NEWS

Amendments To Legal Practitioners Act Allows For Local University Representation

The amendment does away with the appointment of a dean from overseas and includes representation from deans of Fiji National University and the University of Fiji law schools
29 May 2020 11:36
Amendments To Legal Practitioners Act Allows For Local University Representation
Attorney General Aiyaz Sayed-Khaiyum outside Parliament on May 28, 2020. Photo: Ronald Kumar

Parliament yesterday passed amendments to the Legal Practitioners Act giving the Attorney General, Aiyaz Sayed-Khaiyum, the power to appoint representatives from local universities to sit on the Board of Legal Education.

Currently, only deans from the University of the South Pacific including universities in the United Kingdom, Australia and New Zealand sit on the Board, which approves and amends legal programmes to be taught locally.

The amendment does away with the appointment of a dean from overseas and includes representation from deans of the Fiji National University and the University of Fiji Law Schools.

It also makes it mandatory for appointees to attend board meetings instead of sending delegates to represent them.

National Federation Party leader Biman Prasad objected to the Bill saying the Fiji Law Society was not consulted and that it was important to have restrictions on the discretionary powers given to the Attorney-General.

He said law societies in many countries had a very important role and that a representative from the law society should sit on the board.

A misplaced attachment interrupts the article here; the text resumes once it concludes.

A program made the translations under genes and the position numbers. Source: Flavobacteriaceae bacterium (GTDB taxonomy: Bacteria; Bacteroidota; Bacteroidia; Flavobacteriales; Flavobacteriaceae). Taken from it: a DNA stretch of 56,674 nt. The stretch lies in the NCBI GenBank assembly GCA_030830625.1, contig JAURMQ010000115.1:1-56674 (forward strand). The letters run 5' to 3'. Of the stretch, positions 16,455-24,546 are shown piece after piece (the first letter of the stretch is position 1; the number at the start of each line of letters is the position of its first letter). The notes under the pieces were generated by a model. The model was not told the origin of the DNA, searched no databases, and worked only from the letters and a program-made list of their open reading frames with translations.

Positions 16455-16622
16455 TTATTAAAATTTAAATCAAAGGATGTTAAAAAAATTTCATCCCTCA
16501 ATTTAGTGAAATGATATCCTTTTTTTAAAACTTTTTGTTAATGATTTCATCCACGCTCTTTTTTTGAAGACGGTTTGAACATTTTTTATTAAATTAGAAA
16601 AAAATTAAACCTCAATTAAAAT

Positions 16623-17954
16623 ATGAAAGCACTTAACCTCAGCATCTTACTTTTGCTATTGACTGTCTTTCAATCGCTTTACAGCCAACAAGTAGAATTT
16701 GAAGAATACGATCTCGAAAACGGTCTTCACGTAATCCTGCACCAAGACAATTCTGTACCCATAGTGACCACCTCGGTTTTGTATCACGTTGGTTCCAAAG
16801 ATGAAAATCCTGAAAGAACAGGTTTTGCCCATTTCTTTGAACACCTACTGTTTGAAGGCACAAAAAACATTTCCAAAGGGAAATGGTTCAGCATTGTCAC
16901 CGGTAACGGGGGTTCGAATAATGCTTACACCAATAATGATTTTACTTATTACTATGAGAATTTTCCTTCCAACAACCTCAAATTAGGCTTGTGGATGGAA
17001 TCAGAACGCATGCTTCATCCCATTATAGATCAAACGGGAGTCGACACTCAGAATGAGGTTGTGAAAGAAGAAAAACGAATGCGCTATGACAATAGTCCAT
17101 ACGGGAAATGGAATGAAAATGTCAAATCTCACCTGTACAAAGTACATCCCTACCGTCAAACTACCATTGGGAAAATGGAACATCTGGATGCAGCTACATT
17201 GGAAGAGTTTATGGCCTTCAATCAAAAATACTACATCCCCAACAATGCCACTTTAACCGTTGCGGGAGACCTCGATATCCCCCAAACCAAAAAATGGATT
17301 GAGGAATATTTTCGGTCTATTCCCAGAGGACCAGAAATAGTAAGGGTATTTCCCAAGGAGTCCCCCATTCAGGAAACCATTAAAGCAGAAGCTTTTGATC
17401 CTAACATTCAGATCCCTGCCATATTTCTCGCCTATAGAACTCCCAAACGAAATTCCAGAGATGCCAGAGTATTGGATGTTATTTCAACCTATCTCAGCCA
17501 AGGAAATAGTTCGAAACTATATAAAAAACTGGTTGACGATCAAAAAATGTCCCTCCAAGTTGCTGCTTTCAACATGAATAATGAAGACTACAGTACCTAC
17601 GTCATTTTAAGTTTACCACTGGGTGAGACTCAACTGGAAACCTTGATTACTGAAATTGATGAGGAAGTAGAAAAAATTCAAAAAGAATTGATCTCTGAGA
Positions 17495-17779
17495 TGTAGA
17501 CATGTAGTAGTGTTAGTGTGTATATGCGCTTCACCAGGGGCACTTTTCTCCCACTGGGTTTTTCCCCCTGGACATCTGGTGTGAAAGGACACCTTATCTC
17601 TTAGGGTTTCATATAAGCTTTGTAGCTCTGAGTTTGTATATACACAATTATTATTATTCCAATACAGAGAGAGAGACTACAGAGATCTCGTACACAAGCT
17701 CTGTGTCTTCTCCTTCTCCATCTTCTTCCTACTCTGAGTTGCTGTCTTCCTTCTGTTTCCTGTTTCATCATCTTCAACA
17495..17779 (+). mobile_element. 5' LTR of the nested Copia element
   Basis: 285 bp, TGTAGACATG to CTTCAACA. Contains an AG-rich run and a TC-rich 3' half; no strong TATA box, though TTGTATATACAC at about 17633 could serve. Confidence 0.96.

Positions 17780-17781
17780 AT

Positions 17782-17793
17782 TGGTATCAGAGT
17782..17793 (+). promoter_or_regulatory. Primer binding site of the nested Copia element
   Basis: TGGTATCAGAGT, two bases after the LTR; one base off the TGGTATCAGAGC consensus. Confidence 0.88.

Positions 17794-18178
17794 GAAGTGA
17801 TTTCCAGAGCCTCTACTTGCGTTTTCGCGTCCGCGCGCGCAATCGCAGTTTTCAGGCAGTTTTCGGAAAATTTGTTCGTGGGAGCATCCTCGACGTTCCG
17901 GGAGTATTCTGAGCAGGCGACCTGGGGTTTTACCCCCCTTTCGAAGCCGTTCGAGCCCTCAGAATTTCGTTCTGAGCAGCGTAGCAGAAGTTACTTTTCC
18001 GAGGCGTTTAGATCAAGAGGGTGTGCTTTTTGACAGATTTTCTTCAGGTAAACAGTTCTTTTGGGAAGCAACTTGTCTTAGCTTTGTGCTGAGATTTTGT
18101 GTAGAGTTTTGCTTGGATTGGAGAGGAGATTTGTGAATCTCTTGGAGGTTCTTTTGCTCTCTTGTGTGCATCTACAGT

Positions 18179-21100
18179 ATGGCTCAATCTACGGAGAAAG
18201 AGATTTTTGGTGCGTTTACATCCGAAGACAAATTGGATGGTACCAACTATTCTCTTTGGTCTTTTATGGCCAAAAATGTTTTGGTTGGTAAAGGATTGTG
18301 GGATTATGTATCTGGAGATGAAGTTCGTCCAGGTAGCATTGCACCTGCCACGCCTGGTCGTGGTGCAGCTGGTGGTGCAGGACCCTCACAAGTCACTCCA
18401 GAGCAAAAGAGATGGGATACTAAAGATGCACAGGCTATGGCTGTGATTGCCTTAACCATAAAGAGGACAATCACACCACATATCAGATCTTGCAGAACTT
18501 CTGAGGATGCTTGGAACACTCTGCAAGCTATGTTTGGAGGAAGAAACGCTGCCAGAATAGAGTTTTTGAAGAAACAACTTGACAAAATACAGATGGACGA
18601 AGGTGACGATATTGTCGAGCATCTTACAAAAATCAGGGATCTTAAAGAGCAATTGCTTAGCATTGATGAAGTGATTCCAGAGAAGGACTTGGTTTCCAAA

“It’s a bit disappointing that we’re changing this law without consulting the major stakeholder, the Fiji Law Society and replacing that designated representation with an open designation which says two people,” Mr Prasad said.

“It could have said two people with absolute legal background or two legal academics or two professors of law. It’s not in the Bill.”

In his right of reply Mr Sayed-Khaiyum said the A-G has always been the appointing authority of the board since 1997 and that it was not a new aspect that has been brought in.

He said including the Fiji Law Society did not mean that they bring the level of competency required to ensure the organisation functions to its fullest and lives up to its mandate.

“The competency of a person who may hold an official position in the Law Society may not be commensurate with the requirement of the competency that is required to be in the board. It’s a very short-sighted way of looking at it,” Mr Sayed-Khaiyum said.

“We’ll be appointing the right people on merit for those right positions.”

UniFiji welcomes move

University of Fiji Acting Vice-Chancellor, Professor Shaista Shameem, welcomed the move to rectify the inconsistencies in the composition of the board.

She said it was strange that even after 10 years of existence, the University of Fiji’s Justice Devendra Pathik School of Law was not represented on the board.

The university looks forward to participating on the Board to enhance and improve legal education in Fiji, she said.

“We need to think of new types of legal training for the 21st century and venture also into policy areas with respect to legal education overall,” Professor Shameem said.

“With all three Law Schools on the Board, legal education could be more broadly and comprehensively discussed with a view to technological innovations and the social and economic needs of the community.”

Edited by Ranoba Baoa

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